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Integrated Marketing Communications


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Integrated Marketing Communications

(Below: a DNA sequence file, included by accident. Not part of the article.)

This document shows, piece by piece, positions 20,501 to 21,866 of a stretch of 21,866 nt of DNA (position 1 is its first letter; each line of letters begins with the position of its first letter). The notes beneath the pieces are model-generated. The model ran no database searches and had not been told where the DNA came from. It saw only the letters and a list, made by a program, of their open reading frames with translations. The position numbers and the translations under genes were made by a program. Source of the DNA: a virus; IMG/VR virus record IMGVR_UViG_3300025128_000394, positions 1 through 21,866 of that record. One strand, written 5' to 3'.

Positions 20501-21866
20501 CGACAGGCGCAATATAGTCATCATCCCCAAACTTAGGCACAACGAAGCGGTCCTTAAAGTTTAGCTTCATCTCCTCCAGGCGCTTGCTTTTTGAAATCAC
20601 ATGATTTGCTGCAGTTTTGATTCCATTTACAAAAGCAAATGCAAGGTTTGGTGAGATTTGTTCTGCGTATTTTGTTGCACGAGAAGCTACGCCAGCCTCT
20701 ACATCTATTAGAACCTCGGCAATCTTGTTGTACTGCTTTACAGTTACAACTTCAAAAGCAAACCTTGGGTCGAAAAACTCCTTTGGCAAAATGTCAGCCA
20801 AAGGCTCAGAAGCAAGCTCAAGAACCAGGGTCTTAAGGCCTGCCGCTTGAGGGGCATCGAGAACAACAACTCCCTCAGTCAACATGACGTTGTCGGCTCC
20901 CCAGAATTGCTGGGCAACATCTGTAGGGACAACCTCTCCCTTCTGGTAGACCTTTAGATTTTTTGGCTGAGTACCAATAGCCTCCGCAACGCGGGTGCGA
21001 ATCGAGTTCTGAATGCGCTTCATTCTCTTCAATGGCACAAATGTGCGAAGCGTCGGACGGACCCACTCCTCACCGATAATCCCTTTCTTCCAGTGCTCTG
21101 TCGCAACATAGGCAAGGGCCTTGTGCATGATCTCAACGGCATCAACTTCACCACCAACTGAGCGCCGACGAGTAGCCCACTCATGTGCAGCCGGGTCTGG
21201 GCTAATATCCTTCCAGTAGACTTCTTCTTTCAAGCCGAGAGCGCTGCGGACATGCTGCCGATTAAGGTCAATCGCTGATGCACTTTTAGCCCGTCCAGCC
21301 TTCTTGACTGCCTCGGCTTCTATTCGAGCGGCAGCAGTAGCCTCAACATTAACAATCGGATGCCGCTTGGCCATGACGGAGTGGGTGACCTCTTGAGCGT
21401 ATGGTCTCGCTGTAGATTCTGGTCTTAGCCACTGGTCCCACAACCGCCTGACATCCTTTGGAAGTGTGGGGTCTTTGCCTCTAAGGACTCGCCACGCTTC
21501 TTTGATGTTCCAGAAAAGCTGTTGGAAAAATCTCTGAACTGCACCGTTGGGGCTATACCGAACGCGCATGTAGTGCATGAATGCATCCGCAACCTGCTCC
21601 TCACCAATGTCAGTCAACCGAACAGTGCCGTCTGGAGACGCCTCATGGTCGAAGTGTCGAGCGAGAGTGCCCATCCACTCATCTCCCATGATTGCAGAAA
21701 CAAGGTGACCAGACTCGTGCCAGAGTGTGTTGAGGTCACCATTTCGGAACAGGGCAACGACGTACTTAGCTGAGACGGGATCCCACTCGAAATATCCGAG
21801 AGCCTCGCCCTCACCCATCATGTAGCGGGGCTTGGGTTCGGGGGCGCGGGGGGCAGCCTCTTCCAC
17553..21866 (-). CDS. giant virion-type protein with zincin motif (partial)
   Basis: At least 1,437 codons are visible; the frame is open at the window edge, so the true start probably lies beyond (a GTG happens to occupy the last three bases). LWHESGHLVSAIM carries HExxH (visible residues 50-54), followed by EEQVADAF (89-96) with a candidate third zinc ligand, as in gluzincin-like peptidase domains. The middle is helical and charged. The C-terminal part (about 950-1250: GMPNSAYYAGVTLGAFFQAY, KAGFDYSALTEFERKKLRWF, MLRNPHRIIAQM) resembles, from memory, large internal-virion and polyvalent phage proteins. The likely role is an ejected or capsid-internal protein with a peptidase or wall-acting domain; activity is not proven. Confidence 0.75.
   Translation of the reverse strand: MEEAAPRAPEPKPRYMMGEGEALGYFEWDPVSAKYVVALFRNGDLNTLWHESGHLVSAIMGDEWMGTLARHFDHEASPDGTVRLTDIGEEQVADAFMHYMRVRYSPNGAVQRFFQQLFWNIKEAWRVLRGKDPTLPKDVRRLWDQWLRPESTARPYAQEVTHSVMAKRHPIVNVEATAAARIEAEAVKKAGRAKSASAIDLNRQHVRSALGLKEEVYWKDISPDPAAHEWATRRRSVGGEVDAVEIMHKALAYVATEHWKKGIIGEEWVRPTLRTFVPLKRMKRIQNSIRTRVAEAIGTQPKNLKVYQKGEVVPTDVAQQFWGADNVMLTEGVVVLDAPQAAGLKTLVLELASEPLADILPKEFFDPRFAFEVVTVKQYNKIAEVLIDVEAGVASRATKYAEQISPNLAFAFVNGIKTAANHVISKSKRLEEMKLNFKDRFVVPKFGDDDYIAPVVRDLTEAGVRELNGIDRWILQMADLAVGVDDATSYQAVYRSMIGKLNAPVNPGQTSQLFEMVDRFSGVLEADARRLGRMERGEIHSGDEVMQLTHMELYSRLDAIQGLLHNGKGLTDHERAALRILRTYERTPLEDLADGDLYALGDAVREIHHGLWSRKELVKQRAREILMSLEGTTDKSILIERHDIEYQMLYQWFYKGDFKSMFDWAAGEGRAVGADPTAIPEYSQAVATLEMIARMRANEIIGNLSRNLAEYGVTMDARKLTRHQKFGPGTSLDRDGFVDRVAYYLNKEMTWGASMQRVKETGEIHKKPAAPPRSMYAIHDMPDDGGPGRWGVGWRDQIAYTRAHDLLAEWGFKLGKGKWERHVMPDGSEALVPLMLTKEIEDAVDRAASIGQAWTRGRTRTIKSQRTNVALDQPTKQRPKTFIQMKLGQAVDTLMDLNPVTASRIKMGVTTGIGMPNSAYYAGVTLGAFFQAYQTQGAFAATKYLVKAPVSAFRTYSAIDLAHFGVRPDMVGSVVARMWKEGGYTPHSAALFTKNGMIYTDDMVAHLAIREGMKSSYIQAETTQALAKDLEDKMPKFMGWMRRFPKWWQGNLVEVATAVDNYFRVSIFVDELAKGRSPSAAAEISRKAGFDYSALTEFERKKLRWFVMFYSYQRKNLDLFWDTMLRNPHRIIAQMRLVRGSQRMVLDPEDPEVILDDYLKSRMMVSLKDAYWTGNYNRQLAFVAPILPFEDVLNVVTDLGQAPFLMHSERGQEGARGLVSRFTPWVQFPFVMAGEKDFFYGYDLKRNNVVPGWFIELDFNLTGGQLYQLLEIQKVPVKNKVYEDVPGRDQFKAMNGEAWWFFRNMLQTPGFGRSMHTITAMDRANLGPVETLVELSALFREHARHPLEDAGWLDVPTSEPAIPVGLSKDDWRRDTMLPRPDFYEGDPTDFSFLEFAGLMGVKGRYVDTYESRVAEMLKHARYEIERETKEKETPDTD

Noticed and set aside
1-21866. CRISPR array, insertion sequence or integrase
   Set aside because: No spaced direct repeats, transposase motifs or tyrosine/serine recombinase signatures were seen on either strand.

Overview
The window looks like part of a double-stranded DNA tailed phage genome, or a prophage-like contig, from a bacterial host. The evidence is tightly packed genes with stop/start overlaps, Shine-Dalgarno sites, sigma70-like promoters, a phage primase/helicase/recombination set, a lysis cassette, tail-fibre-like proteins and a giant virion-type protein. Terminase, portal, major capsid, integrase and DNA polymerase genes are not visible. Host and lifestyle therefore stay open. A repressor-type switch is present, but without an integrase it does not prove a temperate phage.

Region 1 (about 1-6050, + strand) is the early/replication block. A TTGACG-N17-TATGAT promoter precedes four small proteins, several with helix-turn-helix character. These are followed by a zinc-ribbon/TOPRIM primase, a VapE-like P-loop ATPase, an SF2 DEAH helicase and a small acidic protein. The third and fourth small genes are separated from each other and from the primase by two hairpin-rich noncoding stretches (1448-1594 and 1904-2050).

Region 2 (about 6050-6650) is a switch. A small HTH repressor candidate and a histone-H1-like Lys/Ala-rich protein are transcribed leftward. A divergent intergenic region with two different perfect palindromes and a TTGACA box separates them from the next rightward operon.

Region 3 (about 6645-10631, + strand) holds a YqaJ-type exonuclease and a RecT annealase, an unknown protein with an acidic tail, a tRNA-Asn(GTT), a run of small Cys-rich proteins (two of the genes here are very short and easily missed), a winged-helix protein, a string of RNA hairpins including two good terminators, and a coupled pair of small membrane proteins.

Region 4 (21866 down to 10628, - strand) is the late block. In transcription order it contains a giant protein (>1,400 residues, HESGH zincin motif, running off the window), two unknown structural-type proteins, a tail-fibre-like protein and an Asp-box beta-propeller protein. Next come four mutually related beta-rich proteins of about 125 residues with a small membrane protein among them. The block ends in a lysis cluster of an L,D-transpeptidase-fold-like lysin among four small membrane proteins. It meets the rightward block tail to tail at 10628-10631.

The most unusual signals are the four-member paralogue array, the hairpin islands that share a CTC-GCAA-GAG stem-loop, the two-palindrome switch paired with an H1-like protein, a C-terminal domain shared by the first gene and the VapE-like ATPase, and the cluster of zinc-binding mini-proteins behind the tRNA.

1. 1. LESSON PLAN DAY ONE<br /> COURSE INTRODUCTION<br />OPENING:<br />Attendance and sound check:<br />Announcements:<br /> <br />INTRODUCTION:<br />Explanation of course syllabus and requirements<br />LEARNING OBJECTIVES:<br />1.Recognize the critical role communication plays in marketing programs.<br />Review the nature of the communication process.<br />Apply a communications model to marketing issues.<br />Discover the nature of a totally integrated advertising and marketing communications approach.<br />Expand the concept of Integrated Marketing Communications to the global level<br />Understand the nature of a corporation’s image and why it is important.<br />Develop tactics and plans to build an effective corporate image.<br />Discover the advantages of a quality logo, package, and label.<br />Cultivate effective brand names, family brands, flanker brands, brand extensions, co-brands, private brands, brand recognition, and brand equity.<br />Recognize the importance of effective brand and product positioning, and utilize the strategies that help establish a positive position.<br />Exercise 1: Papa John's Pizza: An Integrated Marketing Communications Approach<br />The Papa John's story is used as an example of a firm that was able to develop a totally integrated approach to marketing communications. Advertising, location, staff, menus, delivery trucks, and other components of the company's approach to the marketplace demonstrate the firm's commitment to one unified theme centered on quality.<br />Visit the site: to learn more how this plan to rescue a failing tavern has moved to nearly 3000 restaurants in 49 states and 20 international markets. Papa John's also owns or franchises 100+ Perfect Pizza restaurants in the United Kingdom.<br />Re-read pages 2 & 3 of your text for a description of this enterprise from a marketing perspective.<br />You will have 20 minutes to complete your reading and prepare for the class discussion to follow.<br />Questions for Students:<br />Do you agree with the textbook’s assessment of Papa John’s? Does the company present a clear message?<br />Can you name another food chain with an equally effective message and voice? Are there other companies in other industries with similar strengths in the area of marketing communications?<br />OVERVIEW:<br />The global marketplace consists of an increasingly complex arena of competitors within a rapidly changing international environment. A wide variety of venues beckon company leaders to invest their advertising and marketing dollars as the number and types of ways to reach out to customers continually increases.<br />In the face of these sophisticated and cluttered market conditions, firms endeavor to be heard. Two important consequences emerge from this turbulent new marketing context. First, the issue of accountability has become a primary concern to advertising agencies and for company leaders that hire those agencies. Currently, company leaders recognize that they cannot simply spend unlimited dollars on marketing and advertising programs. The funds must be spent wisely, and marketing managers increasingly demand tangible results from their advertising efforts. Thus, a marketing campaign must yield measurable gains in sales, brand awareness, or customer loyalty in order to be considered successful.<br />There has been a change in the nature of the job of account executive. With increasing demands for accountability, the advertising or marketing account manager is now on the " hot seat." He or she must respond to the more careful scrutiny placed on individual marketing efforts. As a result, the increased responsibility has generated a new " job description" for the account manager. Rather than simply serving as a go-between working with the people who prepare commercials and the company, the account manager is increasingly expected to be involved in the strategic development of the marketing plan, and to make sure efforts are garnering tangible results.<br />Previously, creatives were often the most visible individuals in a promotional efforts. Creatives have seen their roles change as well, particularly in this era in which attracting attention to a company, product, or service is such a difficult task. Creatives are being asked to contribute to the strategic marketing direction of the firm, to develop effective advertisements, and to share accountability (both in terms of rewards given as bonuses and lost accounts when campaigns fail) with the account manager.<br />The third person facing issue of increased accountability is the brand or product manager. When sales of a brand slow down, it becomes the responsibility of the brand manager to find ways to boost them. He or she also must coordinate efforts with others so that every marketing endeavor used to promote the brand speaks with one voice. The brand manager must work diligently to make sure the advertising agency, the trade promotion specialist, the consumer promotion specialist, and any other individual or agency involved conveys the same message to customers. The brand manager must be a master at organizing the activities of many individuals while integrating each marketing campaign.<br />I.Communication and IMC Programs<br />INSTURCTOR NOTE: Have the students turn to Communication Model resource<br />The Communications Model <br />For this model, I take my cue from the Internet and the computer revolution itself, because it is a superset of almost everything else. Telecommunication engineers and other people who deal with the technical aspects of communication have created a very common model of communication that has six components, which are a sender, an encoder, a medium, a decoder, a receiver, and a message, as in figure 10. <br />Figure 10: Standard Communication Model<br />The parts of this model are as follows: <br />Sender: The sender is what or who is trying to send a message to the receiver. <br />Encoder: In the general case, it is not possible to directly insert the message onto the communications medium. For instance, when you speak on the telephone, it is not possible to actually transmit sound (vibrations in matter) across the wire for any distance. In your phone is a microphone, which converts the sound into electrical impulses, which can be transmitted by wires. Those electrical impulses are then manipulated by the electronics in the phone so they match up with what the telephone system expects. <br />Message: Since this is a communication engineer's model, the message is the actual encoded message that is transmitted by the medium. <br />Medium: The medium is what the message is transmitted on. The phone system, Internet, and many other electronic systems use wires. Television and radio can use electromagnetic radiation. Even bongo drums can be used as a medium ( <br />Decoder: The decoder takes the encoded message and converts it to a form the receiver understands, since for example a human user of the phone system does not understand electrical impulses directly. <br />Receiver: The receiver is the target of the message. <br />Communication is defined as transmitting, receiving, and processing information. The parts of a communications model include:<br />1.Sender - the person(s) attempting to deliver a message or idea.<br />2.Encoding processes - the verbal (words, sounds) and nonverbal (gestures, facial expression, posture) cues which the sender utilizes in dispatching the message. <br />3.Transmission device - all of the items which carry the message from the sender to the receiver.<br />4.Decoding - takes place when the receiver employs any set of his or her senses (hearing, seeing, feeling, etc.) in the attempt to capture the message.<br />5.Receiver - the intended audience for a message.<br />6.Feedback - information the sender obtains from the receiver regarding the receiver's perception or interpretation of a message. <br />Noise - anything that distorts or disrupts a message.<br />EXERCISE 2: <br />How do companies integrate their ads with their Web sites? Go to the group assigned by your instructor and access the links provided. Compare the appearance and content of he Web site to the shoe advertisements show both on the site and in your textbook on page 6. Using the communication model presented in figure 1.1, examine how well they communicate to consumers accessing their site.<br />Group One:<br />Reebok ( )<br />New Balance (<br />Group Two:<br />Asics (<br />Skechers (<br />YOU WILL HAVE 30 MINUTES TO COMPLETE THIS EXERCISE<br />II.Integrated Marketing Communications<br />Integrated Marketing Communications is the coordination and integration of all marketing communication tools, avenues, and sources within a company into a seamless program, which maximizes the impact on consumers and other end-users at a minimal cost. This integration affects a firm's entire business-to-business, marketing channel, customer-focused, and internally directed communications.<br />INSTRUCTOR NOTE: Direct the students to the two links, briefly discuss each of the items<br />Lesson Resource 1: Marketing Mix and Promotion Mix<br /> <br />The marketing mix consists of:<br />*products<br />*pricing systems<br />*distribution systems<br />*promotional programs<br /> <br />The promotions mix consists of:<br />*personal selling<br />*Sales promotion<br />*Public Relations<br />*Direct mail<br />*Trade Fairs and Exhibitions<br />* Advertising<br />*Sponsorship<br />The four elements of the marketing mix must blend together to present a unified message.<br />III.An Integrated Marketing Communications Plan<br />Figure 1-4 lists the primary steps required to complete a marketing plan. They include:<br />*situational analysis (examining problems and opportunities in the organization's external environment and strengths and weaknesses in the firm itself)<br />*defining marketing objectives (sales, market share, competitive position, and customer actions desired)<br />*budget preparation <br />*finalize marketing strategies<br />*evaluation of performance. <br />INSTRUCTOR NOTE: Use the following example to illustrate.<br />Let me show you an example of this model applied to one of the most common Internet operations, a search engine query. Let's call the search engine S (for Search engine) and the person querying the engine P (for person). Let's assume P is already on the search engine's home page and is about to push ``submit search''. <br />P (as sender) opens a connection to S (as receiver) via the Internet (the medium). P sends the search request (the message). <br />S, which exists for the sole purpose of searching the Internet in response to such requests, accepts the connection, receives the request and begins processing it. In the past, the search engine has read a lot of web pages. It puts together the results and creates a new connection to P, who is now the receiver, using the Internet. It sends back the results. <br />Technical people will note at this point that the same ``network connection'' is used, as TCP is both send and receive, so no new ``network connection'' is ever created. This is true on a technical level, but from this model's point of view, there is a new ``connection''; what constitutes a ``connection'' does not always match the obvious technical behaviors. <br />On most search engine pages with most browsers, you'll also repeat this step for each graphic on the results page, loading a graphic that's on the page. In this case, the person P is the sender for the first connection, the company running the search engine S is the receiver for the first connection, and the medium is everything in between, starting at P's computer and going all the way to the search engine itself. <br />This model does not just apply to the Internet and computer-based communication. It applies to all communication. When you buy a newspaper, the newspaper is the medium, and the sender is the publisher. When you watch television, the television is the medium, and the television program station is the sender. When you talk to somebody, the air is the medium and the speech is the message. This is a very general and powerful model for thinking about all forms of communication. <br />An Integrated Marketing Communications Plan<br />Figure 1.4—Lists the primary steps required to complete a marketing plan. They include:<br />Situational analysis (examining problems and opportunities in the organization’s external environment and strengths and weaknesses in the firm itself).<br />Defining marketing objectives (sales, market share, competitive position, and customer actions desired).<br />Budget preparation.<br />Finalizing marketing strategies.<br />Evaluation of performance.<br />Exercise 3: Information Sources<br />Information is one key to developing a successful integrated marketing communications program. Two valuable sources for marketers are web sites of NOP World and Go to the group assigned by your instructor, review the articles presented and prepare a summary for class discussion to follow.<br />GROUP ONE:<br /> NOP World is a top-ten market research power, uniting some of the most renowned US and European research firms into a single global organization.  By unifying our businesses under a common identity, NOP World adds even greater value to the leading research and consulting companies trusted for decades:  Allison-Fisher…Mediamark Research Inc.…Market Measures/Cozint…NOP Research Group…NOP World Healthcare…RoperASW…RoperNOP Consulting…and Strategic Marketing Corporation. <br /> .<br />PopUps- The End of an Era?<br /><br />Teens and cell phones<br /><br />GROUP TWO:<br />Dale & Thomas Popcorn<br /><br />Glass Dimensions, Inc<br /><br />YOU WILL HAVE 30 MINUTES TO COMPLETE THIS EXERCISE.<br />CHAPTER 2: Corporate Image and Brand Management<br />Overview:<br />One of the most critical ingredients in the successful development of an Integrated Marketing Communications plan is effective management of an organization’s image. The first part of this chapter examines the many facets of managing a corporation’s image. The second part addresses the issues associated with developing and promoting the various forms of brand names. Brand names, company logos, packages, and labels are closely tied to a firm’s image. The third part of this lesson is a presentation of market positioning strategies through brand and corporate image management.<br />The Corporate Image<br />Effective marketing communication begins with the establishment of a clearly defined corporate image, which summarizes what the company stands for as well how they are positioned in the market place.<br />Components of a Corporate Image<br />Consumers see many things as they encounter a company or organization. The components of a corporate image include:<br />Products<br />Personnel<br />Retail outlets<br />Servicing<br />Advertisements<br />Publicity<br />The Role of a Corporate Image—Consumer Perspective<br />From a consumer’s perspective, the corporate image serves several useful functions. These include:<br />Assurance regarding purchase decisions of familiar products in unfamiliar settings<br />Assurance concerning purchases where there is little previous experience<br />Reduction of search time in purchase decisions<br />Psychological reinforcement and social acceptance<br />The Role of a Corporate Image—Business-to-Business Perspective<br />Corporate image is crucial element of the business-to-business marketplace. Purchasing from a well-known company reduces the feelings of risk, which are part of the buying process.<br />Brand image is especially important when expanding internationally. <br />Figure 2.1—Highlights the tangible and intangible elements of corporate image.<br />The Role of a Corporate Image—Company Perspective<br />From the viewpoint of the firm itself, a highly reputable image generates many benefits. These include:<br />Extension of positive consumer feelings to new products<br />The ability to charge a higher price or fee<br />Consumer loyalty leading to more frequent purchases<br />Positive word-of-mouth endorsements<br />The ability to attract quality employees<br />More favorable ratings by financial observers and analysts<br />Promoting the Desired Image<br />In making decisions about the image to be projected, marketers should remember four things:<br />The image being projected must be an accurate portrayal of the firm and coincide with the products and services being sold.<br />Reinforcing or rejuvenating a current image that is consistent with the view of consumers is easier to accomplish than changing an image that is well established.<br />It is difficult to change the images people hold regarding a given company.<br />Any negative or bad press can quickly destroy an image that took years to build. Re-establishing or rebuilding the firm’s image takes a great deal of time.<br />Creating the Right Image <br />In each industry, the right image is one that reaches all target markets and conveys a clear message regarding the unique nature of the organization and its products.<br />Rejuvenating an Image<br />Reinforcing or rejuvenating a current image that is consistent with the view of consumers is easier to accomplish than changing a well-established image.<br />Rejuvenating an image helps a firm sell new products and can attract new customers.<br />Exercise 4: Radio Shack: You’ve Got Questions – We’ve Got Answers<br />An example of an organization that has successfully rejuvenated it’s image is Radio Shack. As technology has become more sophisticated, it has only become more “mystical” to a large number of consumers, and Radio Shack is in the business of technology. Therefore it was important to demystify that technology for average people. Go to the link: and look for clues that help the company reach people who want the advantages of new technologies but are at the same time intimidated by them.<br />You have 15 minutes to complete this exercise. <br />Changing an Image<br />Because it is very difficult to change the images people hold regarding a given company, leaders must carefully consider:<br />What they wish to change<br />Why they wish to make a change<br />How they intend to accomplish the task<br />Conveying an Image to Business Customers<br />Corporate advertising sends important signals to other businesses. Image advertising helps build a reputation not only with the general public, but also with other firms. <br />Corporate image advertising should be aimed at three constituencies:<br />Opinion formers (customers, politicians, investors)<br />Employees<br />Other businesses<br />Exercise 5: Corporate Names and Logos<br />A corporate name is the overall banner under which all other operations occur.<br />Go to to read about corporate naming process.<br />Exercise: Corporate Logos<br />A critical corollary to the corporate name is the corporate logo. Both must be carefully chosen, be compatible, and say the correct thing about the company. <br />Quality logos and corporate names should meet four tests.<br />They should be easily recognizable.<br />They should be familiar.<br />They should elicit a consensual meaning among those in the firm’s target market.<br />They should evoke positive feelings.<br />Now turn to the story of the swosh <br />Logos are especially important for in-store shopping. To be advantageous the logo should pass two tests:<br />Consumers must remember seeing the logo in the past<br />The logo must remind consumers of the brand or corporate name<br />The notion that a logo can elicit a consensual meaning among customers is known as stimulus codability.<br />Branding<br />A brand name develops strength in the marketplace when many consumers choose the brand because it is salient, memorable, and noteworthy to them.<br />IMPLICATIONS FOR BRAND MANAGERS AND<br />PUBLICITY DEPARTMENTS<br />Note the tricky relationship between a strong corporate image and bottom line profits. In other words, be aware that it is difficult to use numbers to express the value of an effective image in an era where accountability is such a major concern.<br />Recognize the value of the following items:<br />An identifiable company logo<br />A brand name that generates both recall and a favorable impression<br />Quality family brands<br />Brand equity<br />Effective use of private labels<br />Study the company’s position, and the position of each individual product. Use the attributes of price, competition, use, quality, users, product class, or cultural symbols to identify the position that the company and its products hold. Then, make decisions about the following issues:<br />Is this position where we thought we were?<br />Is this the position we want?<br />If we intend to change our position, where do we aspire to be?<br />Which tactics will move the company and its products to the correct, appropriate, or desired position?<br />LAB DAY One<br />READ: Chapters 1, 2, 3, and 4<br />STUDY: Chapters 1 and 2<br />Complete the following exercises in a word processed document and upload your responses into Moodle.<br />Chapter 1. Go to and complete the exercise Critical Thinking.<br />